Twilio’s call rates are not outrageously high either, and their monthly costs for DIDs (phone numbers) are pretty reasonable. The only thing I’ll fault them on is too much hassle to set up CNAM for your outbound calls, so unless you go through that process everything shows up as the number only with no CID name. Flowroute is MUCH better for this, so I route most of my outbound calls through them.

So — how to get Asterisk to do the lookup? After several hours of playing around with this, I found that it’s pretty easy to do. While it wouldn’t be terribly helpful (or smart) for me to post my entire dialplan here, I’ll include enough to get you going. I put this very near the top of the context I use for incoming calls from PSTN trunks. There’s no sense in burning CPU cycles on a call if you’re just going to drop it anyway.

First, you’ll need a Twilio account. They’re even nice enough to give you some credit on your account if you’re new, and it’s enough for quite a bit of learning and development work. I funded my account so I can use them for international calls — they’re ridiculously cheap for most destinations. They’re also a good solution if you want to get DIDs in countries outside the US.

Once you have a Twilio account established, use your account SID and auth token to set CURLOPT() with your username and password. This will be used in the next line to make the curl call to the API:

same = n,Set(CURLOPT(userpwd)=username:password)

Now, make the call to Twilio’s API to get the spam score. The result is a block of JSON that gets saved as TWILIO_RESULT:

same = n,Set(TWILIO_RESULT=${CURL("${CALLERID(num)}?AddOns=nomorobo_spamscore")})

Since we’ve got a block of JSON, we’ll need to extract the one wee bit we need. Fortunately Asterisk has a solution for that as well, so we don’t need to resort to anything drastic like a shell command:

same = n,Set(SPAMSCORE=${JSON_DECODE(TWILIO_RESULT,add_ons.results.nomorobo_spamscore.result.score)})

Now we use that result to drop the call if it’s spam. A simple Hangup(2) tells the caller that their call was rejected:

same = n,GotoIf($[ ${SPAMSCORE} = 1]?dropcall)

Later in the dialplan, after we’ve done the whole “call the user, drop to voicemail if they don’t answer, yadda yadda yadda” we have this:

same = n(dropcall),Hangup(21)

The Hangup(21) tells that their call was rejected. There are other, even more creative codes to use… like these (list courtesy of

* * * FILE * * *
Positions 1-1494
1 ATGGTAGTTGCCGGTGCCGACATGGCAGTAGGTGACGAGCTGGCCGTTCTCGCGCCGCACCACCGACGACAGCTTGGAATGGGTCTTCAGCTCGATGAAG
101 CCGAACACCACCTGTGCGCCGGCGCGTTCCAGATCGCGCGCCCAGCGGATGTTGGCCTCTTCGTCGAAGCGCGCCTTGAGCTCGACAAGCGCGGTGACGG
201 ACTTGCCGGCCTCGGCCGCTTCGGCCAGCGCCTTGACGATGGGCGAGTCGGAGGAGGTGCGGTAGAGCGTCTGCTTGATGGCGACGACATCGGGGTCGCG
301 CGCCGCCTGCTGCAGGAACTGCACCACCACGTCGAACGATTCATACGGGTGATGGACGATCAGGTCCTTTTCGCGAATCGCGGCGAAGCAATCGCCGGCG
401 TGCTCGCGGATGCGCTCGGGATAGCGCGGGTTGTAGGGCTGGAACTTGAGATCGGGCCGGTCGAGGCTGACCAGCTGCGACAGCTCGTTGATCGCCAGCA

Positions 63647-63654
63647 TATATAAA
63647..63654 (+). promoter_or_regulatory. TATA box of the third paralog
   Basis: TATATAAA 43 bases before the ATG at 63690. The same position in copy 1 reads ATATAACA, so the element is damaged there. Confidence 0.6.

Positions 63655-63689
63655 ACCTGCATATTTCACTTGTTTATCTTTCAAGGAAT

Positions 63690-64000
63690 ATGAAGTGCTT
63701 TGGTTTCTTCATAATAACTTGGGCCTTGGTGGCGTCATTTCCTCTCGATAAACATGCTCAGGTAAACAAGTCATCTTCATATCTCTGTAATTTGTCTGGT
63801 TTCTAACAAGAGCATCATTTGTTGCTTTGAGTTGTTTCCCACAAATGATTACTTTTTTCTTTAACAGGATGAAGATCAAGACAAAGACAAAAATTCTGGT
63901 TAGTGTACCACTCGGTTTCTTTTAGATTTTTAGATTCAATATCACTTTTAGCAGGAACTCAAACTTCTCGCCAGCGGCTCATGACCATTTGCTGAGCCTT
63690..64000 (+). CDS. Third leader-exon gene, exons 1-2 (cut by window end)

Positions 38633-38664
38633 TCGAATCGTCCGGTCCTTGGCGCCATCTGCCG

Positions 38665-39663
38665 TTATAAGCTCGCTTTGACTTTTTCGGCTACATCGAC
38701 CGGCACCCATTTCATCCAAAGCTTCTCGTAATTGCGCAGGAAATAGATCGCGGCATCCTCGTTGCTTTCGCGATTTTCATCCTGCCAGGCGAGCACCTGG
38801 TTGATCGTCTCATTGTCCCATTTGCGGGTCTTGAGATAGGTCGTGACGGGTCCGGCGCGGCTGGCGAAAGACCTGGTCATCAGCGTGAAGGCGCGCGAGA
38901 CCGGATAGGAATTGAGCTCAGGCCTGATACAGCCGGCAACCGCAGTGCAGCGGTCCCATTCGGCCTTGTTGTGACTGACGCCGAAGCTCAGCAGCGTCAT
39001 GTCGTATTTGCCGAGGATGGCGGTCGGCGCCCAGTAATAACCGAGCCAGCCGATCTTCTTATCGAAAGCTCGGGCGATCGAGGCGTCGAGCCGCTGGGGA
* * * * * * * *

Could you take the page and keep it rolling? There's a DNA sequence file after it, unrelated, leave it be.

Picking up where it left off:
• 1 – Unallocated number
  • 22 – Number changed
  • 27 – Destination out of order
  • 38 – Network out of order

Kramer’s Father Dempsey

I’ve tried a number of English and Balkan blends over the past several months. For those who don’t know, different types of tobacco each have their own unique flavor profile. Virginia is quite different from Burley; Latakia is quite distinct, and Turkish or Oriental leaves are different still. There are differences in the leaves themselves, then there are differences in how the leaves are dried, cured, and so on.

An English blend is typically Virginia tobacco blended with Latakia, which is a smoke cured leaf that comes from Cyprus. It was at one time produced mainly in Syria, but due to decades of war and other factors Syrian Latakia hasn’t been available in quite a while, and quite likely never will be again. The tobacco leaves are cured by hanging them in a shed with a fire pit burning various types of resinous, fragrant wood native to the region where the tobacco is grown. This produces a very distinct, rich, smoky aroma that carries over to the flavor of the tobacco when smoked. If you’re a fan of Islay Scotch (or even Johnny Walker Black Label), you’ll like Latakia.

If you add some Oriental or Turkish to it, you’ve got a Balkan blend. Orientals are small leaf, sun cured tobaccos and are quite fragrant. They tend to have a slight note of what I can only describe as an “incense” like flavor. That flavor is present to varying degrees in different blends, and when it’s there’ it’s quite distinct. My favorites have a hint of it, not an overpowering amount.